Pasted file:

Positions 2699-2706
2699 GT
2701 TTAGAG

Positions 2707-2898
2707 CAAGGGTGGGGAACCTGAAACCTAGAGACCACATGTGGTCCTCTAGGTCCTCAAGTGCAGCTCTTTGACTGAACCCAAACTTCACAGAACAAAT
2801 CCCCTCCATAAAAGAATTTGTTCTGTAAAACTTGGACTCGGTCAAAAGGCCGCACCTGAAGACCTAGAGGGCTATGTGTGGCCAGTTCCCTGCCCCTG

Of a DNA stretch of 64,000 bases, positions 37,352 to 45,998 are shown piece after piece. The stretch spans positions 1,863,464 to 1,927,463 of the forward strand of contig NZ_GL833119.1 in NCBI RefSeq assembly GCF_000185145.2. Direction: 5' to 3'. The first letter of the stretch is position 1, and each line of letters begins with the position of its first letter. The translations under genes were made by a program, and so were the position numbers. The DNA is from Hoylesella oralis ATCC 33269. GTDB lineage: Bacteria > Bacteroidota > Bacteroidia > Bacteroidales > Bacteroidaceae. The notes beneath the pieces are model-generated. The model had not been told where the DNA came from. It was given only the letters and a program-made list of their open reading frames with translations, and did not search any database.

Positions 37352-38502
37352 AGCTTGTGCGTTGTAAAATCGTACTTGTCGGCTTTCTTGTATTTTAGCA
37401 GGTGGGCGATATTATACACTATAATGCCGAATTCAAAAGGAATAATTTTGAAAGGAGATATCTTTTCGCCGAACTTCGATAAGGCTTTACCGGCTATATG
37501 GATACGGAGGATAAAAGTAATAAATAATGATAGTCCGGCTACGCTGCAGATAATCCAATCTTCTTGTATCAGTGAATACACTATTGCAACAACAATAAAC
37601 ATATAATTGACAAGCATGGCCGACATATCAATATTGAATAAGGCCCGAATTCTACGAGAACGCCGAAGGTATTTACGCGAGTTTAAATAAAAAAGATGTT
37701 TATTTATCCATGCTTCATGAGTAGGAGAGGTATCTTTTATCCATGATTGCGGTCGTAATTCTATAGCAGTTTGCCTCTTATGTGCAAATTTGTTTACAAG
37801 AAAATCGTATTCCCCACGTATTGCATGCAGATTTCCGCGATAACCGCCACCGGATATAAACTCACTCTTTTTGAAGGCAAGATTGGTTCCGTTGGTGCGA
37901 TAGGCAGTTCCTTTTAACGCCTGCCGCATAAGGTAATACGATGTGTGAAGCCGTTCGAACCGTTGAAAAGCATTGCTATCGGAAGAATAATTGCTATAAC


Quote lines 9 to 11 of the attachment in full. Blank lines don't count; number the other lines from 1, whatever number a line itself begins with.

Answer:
37352 AGCTTGTGCGTTGTAAAATCGTACTTGTCGGCTTTCTTGTATTTTAGCA
37401 GGTGGGCGATATTATACACTATAATGCCGAATTCAAAAGGAATAATTTTGAAAGGAGATATCTTTTCGCCGAACTTCGATAAGGCTTTACCGGCTATATG
37501 GATACGGAGGATAAAAGTAATAAATAATGATAGTCCGGCTACGCTGCAGATAATCCAATCTTCTTGTATCAGTGAATACACTATTGCAACAACAATAAAC